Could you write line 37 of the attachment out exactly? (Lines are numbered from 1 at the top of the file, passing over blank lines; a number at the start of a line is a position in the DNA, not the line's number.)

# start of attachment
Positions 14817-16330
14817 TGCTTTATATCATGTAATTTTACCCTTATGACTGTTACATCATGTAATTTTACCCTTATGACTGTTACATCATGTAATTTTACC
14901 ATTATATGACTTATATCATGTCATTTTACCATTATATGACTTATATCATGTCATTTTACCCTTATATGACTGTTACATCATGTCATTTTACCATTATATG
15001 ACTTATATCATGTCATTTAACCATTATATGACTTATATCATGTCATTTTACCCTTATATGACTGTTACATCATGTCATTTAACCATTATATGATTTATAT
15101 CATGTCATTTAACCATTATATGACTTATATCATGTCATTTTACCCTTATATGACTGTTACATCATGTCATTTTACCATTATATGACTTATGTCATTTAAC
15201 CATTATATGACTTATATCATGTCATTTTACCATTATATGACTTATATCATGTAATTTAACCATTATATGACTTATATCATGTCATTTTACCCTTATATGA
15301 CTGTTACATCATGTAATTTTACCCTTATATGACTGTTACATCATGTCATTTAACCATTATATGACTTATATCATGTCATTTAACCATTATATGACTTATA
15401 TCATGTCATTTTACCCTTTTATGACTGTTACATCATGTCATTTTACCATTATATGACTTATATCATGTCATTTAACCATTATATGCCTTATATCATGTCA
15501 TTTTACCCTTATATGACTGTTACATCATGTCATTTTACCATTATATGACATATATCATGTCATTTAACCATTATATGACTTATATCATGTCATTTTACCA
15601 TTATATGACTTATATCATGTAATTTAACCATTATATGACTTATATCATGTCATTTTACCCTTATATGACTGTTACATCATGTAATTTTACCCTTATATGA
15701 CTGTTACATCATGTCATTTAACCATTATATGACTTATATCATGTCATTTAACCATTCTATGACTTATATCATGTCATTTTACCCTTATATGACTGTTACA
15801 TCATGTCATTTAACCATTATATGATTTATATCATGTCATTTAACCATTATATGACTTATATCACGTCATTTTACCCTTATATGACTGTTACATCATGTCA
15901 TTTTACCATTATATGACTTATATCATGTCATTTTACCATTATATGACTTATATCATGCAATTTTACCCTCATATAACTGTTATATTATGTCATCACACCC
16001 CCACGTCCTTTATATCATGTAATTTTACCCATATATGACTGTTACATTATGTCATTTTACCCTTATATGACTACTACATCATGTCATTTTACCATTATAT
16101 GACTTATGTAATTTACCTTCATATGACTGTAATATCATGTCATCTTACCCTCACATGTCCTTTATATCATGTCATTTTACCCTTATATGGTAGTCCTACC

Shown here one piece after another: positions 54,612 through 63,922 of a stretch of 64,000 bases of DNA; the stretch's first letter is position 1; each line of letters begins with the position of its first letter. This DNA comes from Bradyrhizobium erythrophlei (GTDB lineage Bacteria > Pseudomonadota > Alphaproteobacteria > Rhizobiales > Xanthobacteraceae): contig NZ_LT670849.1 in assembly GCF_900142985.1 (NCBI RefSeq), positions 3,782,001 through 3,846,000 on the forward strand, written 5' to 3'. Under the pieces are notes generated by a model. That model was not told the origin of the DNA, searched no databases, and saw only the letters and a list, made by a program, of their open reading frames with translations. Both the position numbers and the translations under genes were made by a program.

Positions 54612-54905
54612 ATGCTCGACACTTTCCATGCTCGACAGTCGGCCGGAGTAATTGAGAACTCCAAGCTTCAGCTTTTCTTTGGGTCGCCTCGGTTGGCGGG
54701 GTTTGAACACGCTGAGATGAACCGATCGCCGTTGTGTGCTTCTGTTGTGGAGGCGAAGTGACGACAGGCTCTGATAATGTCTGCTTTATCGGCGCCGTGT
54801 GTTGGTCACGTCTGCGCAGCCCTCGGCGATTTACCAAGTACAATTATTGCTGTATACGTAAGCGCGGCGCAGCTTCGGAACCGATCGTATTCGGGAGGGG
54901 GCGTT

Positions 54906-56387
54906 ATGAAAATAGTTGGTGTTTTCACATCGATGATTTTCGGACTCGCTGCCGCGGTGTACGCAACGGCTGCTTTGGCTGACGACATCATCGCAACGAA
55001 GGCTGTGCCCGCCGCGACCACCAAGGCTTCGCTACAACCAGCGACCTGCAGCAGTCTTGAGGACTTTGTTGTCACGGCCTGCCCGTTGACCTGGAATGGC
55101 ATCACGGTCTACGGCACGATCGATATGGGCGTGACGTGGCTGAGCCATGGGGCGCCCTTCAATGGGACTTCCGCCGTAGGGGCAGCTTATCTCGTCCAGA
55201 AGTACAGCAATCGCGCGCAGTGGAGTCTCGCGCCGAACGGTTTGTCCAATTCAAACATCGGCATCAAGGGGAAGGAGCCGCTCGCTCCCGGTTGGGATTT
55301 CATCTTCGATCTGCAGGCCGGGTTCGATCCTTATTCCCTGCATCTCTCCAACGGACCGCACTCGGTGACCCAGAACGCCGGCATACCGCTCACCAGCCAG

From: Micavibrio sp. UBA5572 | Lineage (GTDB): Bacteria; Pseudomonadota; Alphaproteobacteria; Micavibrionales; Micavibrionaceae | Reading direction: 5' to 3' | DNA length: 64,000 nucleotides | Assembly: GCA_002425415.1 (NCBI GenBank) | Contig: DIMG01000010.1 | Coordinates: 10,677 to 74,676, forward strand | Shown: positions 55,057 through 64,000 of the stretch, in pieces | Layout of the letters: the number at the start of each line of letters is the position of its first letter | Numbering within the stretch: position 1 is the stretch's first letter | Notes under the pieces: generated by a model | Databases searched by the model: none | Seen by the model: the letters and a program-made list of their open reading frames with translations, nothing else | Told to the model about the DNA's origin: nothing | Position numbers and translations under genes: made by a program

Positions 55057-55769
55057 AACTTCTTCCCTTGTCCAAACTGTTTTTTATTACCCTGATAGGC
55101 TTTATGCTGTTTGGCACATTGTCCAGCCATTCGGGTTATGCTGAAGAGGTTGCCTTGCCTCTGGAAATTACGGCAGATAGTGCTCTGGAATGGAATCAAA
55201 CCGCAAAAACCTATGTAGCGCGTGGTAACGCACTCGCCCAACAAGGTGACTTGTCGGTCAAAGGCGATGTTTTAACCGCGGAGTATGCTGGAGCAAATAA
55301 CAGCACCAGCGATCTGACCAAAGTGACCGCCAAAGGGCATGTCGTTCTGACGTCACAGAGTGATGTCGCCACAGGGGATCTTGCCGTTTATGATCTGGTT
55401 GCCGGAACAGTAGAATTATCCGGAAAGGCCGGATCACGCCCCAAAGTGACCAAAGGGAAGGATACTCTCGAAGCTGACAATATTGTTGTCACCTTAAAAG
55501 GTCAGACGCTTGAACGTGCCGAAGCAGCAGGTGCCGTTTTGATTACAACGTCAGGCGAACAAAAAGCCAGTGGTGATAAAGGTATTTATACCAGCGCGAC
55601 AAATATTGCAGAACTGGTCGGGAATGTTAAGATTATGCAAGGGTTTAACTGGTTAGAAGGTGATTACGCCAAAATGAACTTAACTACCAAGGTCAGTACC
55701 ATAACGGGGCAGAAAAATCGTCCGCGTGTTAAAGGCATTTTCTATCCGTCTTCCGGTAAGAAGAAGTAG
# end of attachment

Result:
55701 ATAACGGGGCAGAAAAATCGTCCGCGTGTTAAAGGCATTTTCTATCCGTCTTCCGGTAAGAAGAAGTAG